How to Treat a Shoulder Fracture?
The initial step for a shoulder fracture is an accurate diagnosis. A brief history and then a physical exam is performed. The shoulder is palpated to identify where the pain is located. Shoulder range of motion is assessed. Peripheral nerve function and blood flow to the upper extremity is checked.
Diagnostic imaging is then ordered to first check the bony structures for fracture. Simple xrays will demonstrate if a fracture is present. If the fracture is complex, then a CT scan may be ordered which shows bony details much better than an xray.
Treatment options will vary based on the severity of the fracture. Orthopedists who care for fractures are trained to know what fractures heal well without surgery and which would do better with surgery. Fractures that are minimally displaced or which have shifted minimally usually do not require surgery. These fractures are then treated with:
- Immobilization of the arm for a period of four to eight week using a sling
- Pain management, including Tylenol or narcotics if needed but usually avoiding non-steroidal anti-inflammatory medications which have been shown to slow bone healing.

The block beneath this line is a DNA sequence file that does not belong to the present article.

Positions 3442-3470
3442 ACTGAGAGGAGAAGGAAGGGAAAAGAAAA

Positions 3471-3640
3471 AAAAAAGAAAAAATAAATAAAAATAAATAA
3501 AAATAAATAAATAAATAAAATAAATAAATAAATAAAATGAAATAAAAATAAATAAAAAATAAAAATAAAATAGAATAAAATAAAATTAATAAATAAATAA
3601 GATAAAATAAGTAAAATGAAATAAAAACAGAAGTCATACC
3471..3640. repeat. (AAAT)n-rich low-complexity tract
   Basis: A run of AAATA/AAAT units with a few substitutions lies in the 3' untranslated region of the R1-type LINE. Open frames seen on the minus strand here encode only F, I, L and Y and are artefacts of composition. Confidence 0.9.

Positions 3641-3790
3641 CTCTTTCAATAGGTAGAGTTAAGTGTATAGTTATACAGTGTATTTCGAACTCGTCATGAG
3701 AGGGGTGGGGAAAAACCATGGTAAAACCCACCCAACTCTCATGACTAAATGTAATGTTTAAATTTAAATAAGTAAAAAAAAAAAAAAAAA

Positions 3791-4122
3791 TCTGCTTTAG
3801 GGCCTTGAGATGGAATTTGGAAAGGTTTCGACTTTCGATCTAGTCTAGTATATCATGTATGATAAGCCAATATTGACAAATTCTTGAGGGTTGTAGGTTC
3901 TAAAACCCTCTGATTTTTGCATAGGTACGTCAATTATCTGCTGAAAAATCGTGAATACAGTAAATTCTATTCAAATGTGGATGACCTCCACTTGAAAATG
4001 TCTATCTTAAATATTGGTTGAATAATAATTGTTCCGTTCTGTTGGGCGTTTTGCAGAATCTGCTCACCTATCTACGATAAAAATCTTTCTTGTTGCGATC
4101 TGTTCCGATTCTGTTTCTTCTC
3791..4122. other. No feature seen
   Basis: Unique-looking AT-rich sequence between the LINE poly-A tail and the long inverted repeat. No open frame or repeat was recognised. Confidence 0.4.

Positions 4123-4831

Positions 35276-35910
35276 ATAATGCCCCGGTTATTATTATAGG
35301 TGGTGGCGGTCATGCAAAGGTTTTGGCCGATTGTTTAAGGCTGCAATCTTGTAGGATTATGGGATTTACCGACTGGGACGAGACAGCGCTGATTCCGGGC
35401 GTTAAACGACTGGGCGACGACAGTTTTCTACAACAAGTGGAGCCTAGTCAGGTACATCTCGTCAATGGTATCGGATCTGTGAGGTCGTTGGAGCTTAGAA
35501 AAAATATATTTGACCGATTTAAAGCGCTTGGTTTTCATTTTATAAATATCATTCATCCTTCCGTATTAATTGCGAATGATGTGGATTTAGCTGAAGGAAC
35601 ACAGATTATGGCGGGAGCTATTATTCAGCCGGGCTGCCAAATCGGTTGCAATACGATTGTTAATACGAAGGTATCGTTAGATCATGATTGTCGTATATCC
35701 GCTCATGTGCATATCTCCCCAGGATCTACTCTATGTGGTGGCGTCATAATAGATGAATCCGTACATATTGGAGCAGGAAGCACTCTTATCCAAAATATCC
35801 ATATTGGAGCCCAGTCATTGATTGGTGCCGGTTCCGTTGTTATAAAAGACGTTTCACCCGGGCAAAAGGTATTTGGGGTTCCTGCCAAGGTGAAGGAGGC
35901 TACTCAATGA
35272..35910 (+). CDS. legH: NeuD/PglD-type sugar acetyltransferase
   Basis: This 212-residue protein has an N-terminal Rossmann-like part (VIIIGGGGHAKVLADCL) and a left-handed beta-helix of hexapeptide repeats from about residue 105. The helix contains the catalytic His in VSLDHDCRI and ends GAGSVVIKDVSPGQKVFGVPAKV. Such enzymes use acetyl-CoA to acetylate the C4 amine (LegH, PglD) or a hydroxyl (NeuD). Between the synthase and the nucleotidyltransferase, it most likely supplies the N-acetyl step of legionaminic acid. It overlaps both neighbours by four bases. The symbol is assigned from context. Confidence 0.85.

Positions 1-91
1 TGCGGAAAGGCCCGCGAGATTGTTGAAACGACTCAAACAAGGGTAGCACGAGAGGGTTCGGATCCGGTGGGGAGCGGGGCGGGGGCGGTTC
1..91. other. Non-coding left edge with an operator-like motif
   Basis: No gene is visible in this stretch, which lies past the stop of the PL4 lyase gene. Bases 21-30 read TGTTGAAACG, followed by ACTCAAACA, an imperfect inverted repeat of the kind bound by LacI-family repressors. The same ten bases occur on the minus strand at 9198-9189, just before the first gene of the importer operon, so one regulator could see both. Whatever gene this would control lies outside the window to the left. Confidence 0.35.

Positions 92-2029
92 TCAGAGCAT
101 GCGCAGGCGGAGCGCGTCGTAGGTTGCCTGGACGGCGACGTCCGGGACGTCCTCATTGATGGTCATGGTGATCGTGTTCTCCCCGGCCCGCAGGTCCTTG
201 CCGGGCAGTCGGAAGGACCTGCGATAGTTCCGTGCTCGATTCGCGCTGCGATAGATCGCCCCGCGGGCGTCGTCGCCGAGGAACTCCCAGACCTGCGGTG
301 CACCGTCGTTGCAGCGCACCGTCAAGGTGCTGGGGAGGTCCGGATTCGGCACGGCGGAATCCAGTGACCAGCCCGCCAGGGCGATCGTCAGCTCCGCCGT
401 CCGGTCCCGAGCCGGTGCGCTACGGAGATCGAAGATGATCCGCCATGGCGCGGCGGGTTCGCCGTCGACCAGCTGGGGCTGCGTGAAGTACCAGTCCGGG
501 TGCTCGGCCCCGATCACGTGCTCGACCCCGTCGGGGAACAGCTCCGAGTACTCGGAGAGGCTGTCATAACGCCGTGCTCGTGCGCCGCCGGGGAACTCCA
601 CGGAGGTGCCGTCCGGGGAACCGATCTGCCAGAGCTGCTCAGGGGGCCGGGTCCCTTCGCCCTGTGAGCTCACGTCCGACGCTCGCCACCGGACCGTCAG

- Ice to the affected area
- Gentle Physical therapy to help limit shoulder stiffness
- Treatment of any collateral injury to soft tissue damage.
- A graduated return to activities according to how much bone healing is seen on followup xrays at various intervals, and ultimately a return to normal activity with clearance by your orthopedist.
Compliance with non-surgical treatments often results in a good outcome. However, not uncommonly, patients can be left with some shoulder stiffness and decreased range of motion after having had a shoulder fracture. Some patients can also develop some premature arthritis in the shoulder if the cartilage in the shoulder was damaged at the time of the fracture.